"Internal Cell Deformation Depends on Molecular Connectivity. Established engineering  and biological    models of cell mechanics assume that the dense cortical microfilament network that lies directly beneath the cell membrane is the primary load-bearing element in the cell. In contrast, the cellular tensegrity model predicts that mechanical loads are borne by discrete molecular networks composed of interconnected actin microfilaments, microtubules, and intermediate filaments that extend through the cytoplasm and link to adhesion receptors, such as integrins, that span the cell surface."

Indeed, Ingber says that such adhesion receptors can even be considered as functional organelles.4

However, this kind of growth in a body of knowledge known as a particular science, and in the preceding and most interesting case that of cell biology, cannot even begin to expand into a new facet or realm of objective reality if the empirical findings are not solid in the founding work of research in that branch of science.   Such growth as this is made possible through the valid nature of certain elemental experiments, and it may continue as it will until many descriptive truths result.  Imagine how far-reaching the expanse, when even despite the replete nature of such a descriptive body of knowledge, a new thinker arrives and sets out on a totally new course of experimentation which considers that same reality, as painstakingly as it had been ferreted out correctly, and sends such reality into a new margin of supposition, and which margin proceeds to grow and reform the knowledge which had once been considered to be most critical.  Such was the work of Professor Fung in contributing to a theoretical basis of support for mechanotransduction in the question of cell growth.  In the case explicated in depth above of the work on mechanotransduction the interposition of its relevance to the former superior reign of knowledge of molecular genetics and biochemistry in understanding the nature of disease is thought to be critical for future work in medical diagnostic approaches and treatments.  Since many conditions result from the reactions of cells and tissues to mechanical stress, medical science cannot continue to ignore the physical basis of disease and concentrate primarily on altering the physico-chemistry through the use of drugs.  Much as surgery proves its superior place in medicine since it works in the manner of direct structural intervention which in turn alleviates functional dysfunction, so can mechanotransduction prove the physical basis of disease to be ultimately treated at the dynamic level of structural intervention if the mechanisms of cell and tissue growth are further unravelled and better understood through those principles of mechanotransduction while in the heat of rooting out the etiology of disease for its physico-mechanical attributes.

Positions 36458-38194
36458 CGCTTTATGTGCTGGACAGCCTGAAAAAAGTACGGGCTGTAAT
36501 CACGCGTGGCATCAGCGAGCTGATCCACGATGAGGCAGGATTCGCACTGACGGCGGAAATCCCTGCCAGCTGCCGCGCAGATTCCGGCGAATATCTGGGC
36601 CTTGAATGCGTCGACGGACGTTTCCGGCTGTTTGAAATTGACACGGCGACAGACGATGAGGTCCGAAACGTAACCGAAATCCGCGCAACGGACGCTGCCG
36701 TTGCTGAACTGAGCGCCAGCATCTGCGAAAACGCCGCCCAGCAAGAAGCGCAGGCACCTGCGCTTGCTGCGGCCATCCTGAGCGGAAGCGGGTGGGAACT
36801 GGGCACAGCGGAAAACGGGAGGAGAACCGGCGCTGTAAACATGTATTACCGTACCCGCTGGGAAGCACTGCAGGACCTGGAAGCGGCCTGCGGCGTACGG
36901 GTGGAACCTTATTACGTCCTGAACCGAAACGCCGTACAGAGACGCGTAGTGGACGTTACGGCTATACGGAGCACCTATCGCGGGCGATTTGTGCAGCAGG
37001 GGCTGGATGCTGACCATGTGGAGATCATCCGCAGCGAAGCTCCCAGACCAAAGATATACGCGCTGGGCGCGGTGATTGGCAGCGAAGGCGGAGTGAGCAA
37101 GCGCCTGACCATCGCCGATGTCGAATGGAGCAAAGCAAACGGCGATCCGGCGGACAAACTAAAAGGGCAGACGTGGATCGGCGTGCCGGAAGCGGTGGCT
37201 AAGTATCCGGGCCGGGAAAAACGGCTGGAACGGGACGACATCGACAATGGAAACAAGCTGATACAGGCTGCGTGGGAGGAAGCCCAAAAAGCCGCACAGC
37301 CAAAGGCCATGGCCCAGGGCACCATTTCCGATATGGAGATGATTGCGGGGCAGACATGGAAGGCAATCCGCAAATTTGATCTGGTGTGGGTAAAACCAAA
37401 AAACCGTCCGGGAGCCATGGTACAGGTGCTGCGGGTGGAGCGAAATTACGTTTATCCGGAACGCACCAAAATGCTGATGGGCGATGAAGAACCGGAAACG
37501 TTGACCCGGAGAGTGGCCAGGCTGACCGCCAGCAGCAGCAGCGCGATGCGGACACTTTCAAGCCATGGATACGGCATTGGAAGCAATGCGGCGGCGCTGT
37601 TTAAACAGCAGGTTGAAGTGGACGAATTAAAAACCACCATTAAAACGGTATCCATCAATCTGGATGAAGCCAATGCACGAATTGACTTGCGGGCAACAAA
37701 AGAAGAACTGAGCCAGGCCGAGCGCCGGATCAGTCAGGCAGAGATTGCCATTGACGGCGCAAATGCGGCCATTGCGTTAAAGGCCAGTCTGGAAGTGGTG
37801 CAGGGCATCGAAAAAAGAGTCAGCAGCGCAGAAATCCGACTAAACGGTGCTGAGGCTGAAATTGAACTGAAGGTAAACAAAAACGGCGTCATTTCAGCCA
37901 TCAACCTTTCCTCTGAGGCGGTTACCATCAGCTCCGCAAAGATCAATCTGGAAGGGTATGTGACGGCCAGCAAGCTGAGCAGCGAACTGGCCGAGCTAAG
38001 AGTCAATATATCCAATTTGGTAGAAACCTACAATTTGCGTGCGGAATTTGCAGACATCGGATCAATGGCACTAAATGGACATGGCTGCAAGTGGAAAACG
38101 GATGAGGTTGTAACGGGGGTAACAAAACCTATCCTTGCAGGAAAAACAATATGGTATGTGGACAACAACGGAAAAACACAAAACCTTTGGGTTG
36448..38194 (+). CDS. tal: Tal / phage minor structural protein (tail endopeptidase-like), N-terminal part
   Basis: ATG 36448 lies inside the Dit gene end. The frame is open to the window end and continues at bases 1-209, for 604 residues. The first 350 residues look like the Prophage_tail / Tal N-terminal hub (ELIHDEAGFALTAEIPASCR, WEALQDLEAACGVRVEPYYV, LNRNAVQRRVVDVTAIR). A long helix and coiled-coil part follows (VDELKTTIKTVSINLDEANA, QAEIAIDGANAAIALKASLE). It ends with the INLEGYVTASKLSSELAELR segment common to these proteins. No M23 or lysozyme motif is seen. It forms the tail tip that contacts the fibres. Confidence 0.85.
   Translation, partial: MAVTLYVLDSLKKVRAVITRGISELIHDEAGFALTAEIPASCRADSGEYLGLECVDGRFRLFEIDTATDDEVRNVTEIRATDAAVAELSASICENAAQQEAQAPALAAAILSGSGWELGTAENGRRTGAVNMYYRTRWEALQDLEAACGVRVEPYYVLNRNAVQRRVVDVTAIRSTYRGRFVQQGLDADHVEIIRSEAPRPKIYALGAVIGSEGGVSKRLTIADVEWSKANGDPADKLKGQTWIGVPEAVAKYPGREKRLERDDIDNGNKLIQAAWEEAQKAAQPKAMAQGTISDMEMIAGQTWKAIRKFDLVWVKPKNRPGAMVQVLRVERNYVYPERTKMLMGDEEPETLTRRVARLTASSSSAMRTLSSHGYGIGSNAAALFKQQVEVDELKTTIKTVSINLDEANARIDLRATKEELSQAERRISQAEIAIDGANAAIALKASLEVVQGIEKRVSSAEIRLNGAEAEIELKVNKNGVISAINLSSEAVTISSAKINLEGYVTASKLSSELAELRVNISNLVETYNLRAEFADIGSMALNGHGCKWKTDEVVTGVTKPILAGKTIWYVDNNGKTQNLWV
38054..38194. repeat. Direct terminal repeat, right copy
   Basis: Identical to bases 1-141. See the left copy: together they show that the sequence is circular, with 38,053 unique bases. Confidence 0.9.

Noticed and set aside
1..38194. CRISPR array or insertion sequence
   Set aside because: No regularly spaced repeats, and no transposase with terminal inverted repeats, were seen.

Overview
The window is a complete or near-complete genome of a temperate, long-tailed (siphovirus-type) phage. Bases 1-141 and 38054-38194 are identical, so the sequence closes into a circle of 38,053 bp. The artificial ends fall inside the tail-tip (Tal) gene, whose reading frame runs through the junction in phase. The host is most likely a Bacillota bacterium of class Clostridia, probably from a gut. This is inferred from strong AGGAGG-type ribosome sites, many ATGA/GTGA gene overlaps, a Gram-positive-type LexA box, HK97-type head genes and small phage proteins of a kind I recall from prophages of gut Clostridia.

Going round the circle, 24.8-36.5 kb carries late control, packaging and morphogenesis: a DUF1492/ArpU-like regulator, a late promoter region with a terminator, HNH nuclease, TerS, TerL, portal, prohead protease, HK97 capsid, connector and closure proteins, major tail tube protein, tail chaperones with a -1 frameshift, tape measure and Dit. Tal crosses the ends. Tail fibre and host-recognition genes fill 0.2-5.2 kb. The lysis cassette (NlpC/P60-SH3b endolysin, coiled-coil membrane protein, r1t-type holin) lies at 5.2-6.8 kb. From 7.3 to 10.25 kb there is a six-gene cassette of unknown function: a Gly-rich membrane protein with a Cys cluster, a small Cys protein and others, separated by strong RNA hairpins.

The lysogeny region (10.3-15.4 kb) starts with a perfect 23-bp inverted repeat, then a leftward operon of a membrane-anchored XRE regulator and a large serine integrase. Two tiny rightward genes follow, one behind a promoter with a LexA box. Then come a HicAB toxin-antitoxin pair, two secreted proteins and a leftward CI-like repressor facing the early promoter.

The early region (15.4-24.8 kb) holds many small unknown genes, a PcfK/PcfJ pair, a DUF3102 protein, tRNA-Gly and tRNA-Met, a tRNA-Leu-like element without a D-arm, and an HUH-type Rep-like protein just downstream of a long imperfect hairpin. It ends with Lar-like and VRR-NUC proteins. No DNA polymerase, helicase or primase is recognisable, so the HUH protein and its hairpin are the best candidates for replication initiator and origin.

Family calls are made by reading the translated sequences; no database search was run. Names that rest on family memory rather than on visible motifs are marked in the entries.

In conclusion, therefore, how experiments relate to one another can be refuted, certainly, as Goethe says.  In this way, he hopes to gain 'a more vibrant attention' in the acumen of the scientist he would teach.  If one were to expand this same premise of refutation of several experiments as ever relating to one another into the realm of an entire sector of a branch of science, then an entirely new window of discovery will have been created.  In this way of thinking one can apply the sense and logic of Goethe's admonitions to do valid science with the greatest attention possible, yet in a creative way, and not take so much to heart that one can be wrong, as much as one can be not only correct, but also pioneering, if even in a range more narrow than an actual founder such as Newton.  Furthermore, it must with due respect be recognized that Goethe turned out to be the founder of a branch of plant science known as plant morphology, and which also seeks to understand the morphogenesis of plants as a result of determining factors which lie beyond sheer genetics. (14)